3. mrG says:

    I would say that the Hanged Man is not “self-sacrifice” in the same sense that it is said the Buddha gave his life to feed a starving tiger and her cubs, but it is more like what the Firesign Theatre said in “an unpopular opinion in populous times is always good for a laugh.” The subject of the card is hanging upside-down, clearly captive and ridiculed, but the posture and position of the limbs are traditionally given as being in harmony with a hanging Ankh, the symbol of life. This is the suffering for an ideal, it is the angel-like spirit decended into the base of the material, the unsung martyr bearing the brunt of those who while out of tune with the Ankh, are nonetheless the local majority.I think it’s a pretty good totem card for you :) but the Major Arcana are not so much people as they are journeys, or pathways, and bidirectional pathways. In this case, the Hanged Man is the twelfth pathway, occuring between the roads of Justice and Death, connecting (IIRC) a universe filled with many free-willed (seemingly chaotically counter) egos with the underlying abstracted law of how it all actually works.This may be why the Hanged Man, while undeniably uncomfortable, does not appear to be particularly upset by it.

  4. mrG says:

    Cyndy, is the Fool the Trickster, or is Loki/Raven what we Judao/Christians call The Devil? I’d equate the way of the Fool to those people I meet who live their lives on what we call Blind Faith. They blissfully step off into the void grasping the tiger’s reigns … and glory be, much as I might aspire to the way of the Magi, the Fool’s road doesn’t kill them, many in fact prosper! Make you kinda wonder about ‘Faith’, y’know.But the Devil, who in the Tarot I believe connects the individual ego to the Laws of the Ways of the World (the personal counterpart to the Hanged Man?), the Devil says “You can’t do this because … you must do this because … you can do this because …” and all the while we step outside of that perfectly logical argument and take our human-eye view and we say, “No, there’s more to it than that.”When Raven stole Nanabush’s mocassins in the winter camp, he doesn’t instill dispair for long … the human Nanabush takes his larger view of the world and realizes he can roll a hot boulder before him to melt the snow and still reach his destination. This just seems more to me the way we can use our intellect and awareness to transcend the limits thrown before us than it does any leap off the side of a mountain.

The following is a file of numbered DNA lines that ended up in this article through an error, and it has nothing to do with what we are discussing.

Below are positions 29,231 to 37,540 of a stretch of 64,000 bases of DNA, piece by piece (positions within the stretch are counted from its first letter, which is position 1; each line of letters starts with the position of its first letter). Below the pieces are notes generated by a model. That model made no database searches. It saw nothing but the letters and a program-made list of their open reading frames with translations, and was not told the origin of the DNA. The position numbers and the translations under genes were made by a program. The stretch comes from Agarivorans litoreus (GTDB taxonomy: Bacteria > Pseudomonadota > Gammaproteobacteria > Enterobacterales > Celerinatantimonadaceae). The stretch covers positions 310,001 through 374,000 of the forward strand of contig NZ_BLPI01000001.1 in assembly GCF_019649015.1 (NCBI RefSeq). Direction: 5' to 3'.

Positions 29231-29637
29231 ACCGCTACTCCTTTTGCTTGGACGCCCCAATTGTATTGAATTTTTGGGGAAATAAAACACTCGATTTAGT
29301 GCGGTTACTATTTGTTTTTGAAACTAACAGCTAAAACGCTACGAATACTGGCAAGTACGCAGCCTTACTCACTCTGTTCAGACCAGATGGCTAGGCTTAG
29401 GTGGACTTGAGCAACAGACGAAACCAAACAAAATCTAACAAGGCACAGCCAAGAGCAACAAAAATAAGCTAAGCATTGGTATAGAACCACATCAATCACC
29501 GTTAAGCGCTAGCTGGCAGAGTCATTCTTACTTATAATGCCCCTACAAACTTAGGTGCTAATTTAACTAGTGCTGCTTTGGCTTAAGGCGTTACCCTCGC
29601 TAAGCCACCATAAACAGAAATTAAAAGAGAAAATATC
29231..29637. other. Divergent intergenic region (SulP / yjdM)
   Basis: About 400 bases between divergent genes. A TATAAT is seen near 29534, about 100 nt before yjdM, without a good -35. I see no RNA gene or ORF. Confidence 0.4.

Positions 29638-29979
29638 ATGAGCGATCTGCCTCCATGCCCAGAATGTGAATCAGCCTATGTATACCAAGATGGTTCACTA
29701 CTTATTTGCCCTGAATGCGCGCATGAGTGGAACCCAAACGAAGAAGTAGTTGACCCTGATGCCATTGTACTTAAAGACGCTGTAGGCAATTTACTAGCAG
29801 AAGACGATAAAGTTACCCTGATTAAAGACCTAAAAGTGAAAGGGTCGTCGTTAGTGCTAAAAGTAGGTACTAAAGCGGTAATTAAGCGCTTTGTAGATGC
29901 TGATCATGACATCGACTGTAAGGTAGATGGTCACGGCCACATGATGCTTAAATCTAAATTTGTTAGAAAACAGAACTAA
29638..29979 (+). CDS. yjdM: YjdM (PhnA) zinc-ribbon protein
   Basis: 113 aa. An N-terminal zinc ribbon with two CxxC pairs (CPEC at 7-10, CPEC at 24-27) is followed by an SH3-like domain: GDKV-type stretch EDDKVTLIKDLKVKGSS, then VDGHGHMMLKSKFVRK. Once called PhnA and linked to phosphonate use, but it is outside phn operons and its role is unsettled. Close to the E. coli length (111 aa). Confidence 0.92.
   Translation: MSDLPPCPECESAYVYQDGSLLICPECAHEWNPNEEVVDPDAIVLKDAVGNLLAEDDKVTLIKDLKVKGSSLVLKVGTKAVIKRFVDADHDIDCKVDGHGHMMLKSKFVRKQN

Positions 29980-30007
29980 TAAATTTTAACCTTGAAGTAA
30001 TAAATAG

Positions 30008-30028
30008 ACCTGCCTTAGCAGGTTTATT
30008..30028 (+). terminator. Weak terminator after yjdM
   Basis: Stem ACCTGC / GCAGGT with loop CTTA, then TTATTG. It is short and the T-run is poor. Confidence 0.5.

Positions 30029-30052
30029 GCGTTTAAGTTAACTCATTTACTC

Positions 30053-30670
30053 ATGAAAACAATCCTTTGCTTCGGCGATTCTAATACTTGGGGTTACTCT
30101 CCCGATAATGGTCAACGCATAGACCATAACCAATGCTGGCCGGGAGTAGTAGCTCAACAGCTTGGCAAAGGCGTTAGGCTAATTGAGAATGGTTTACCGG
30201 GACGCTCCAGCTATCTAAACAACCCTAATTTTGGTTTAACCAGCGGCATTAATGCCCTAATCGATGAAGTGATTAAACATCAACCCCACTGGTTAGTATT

5. Cyndy says:

    Yes, I think the fool is the trickster. They both are teachers and transformers and neither use rationality but rely on the unconscious. They both cause us to not accept things blindly and neither of them say ‘you must do this’. They play with laws and rules and cause us to question and rely on our instincts, which may be the polar opposite of their current crazy ideas at the time, or not, it’s our call to find the balance. I think our intellect is our instinct.

  6. Paris Hilton says:

    Kenny and Tom are on to something here.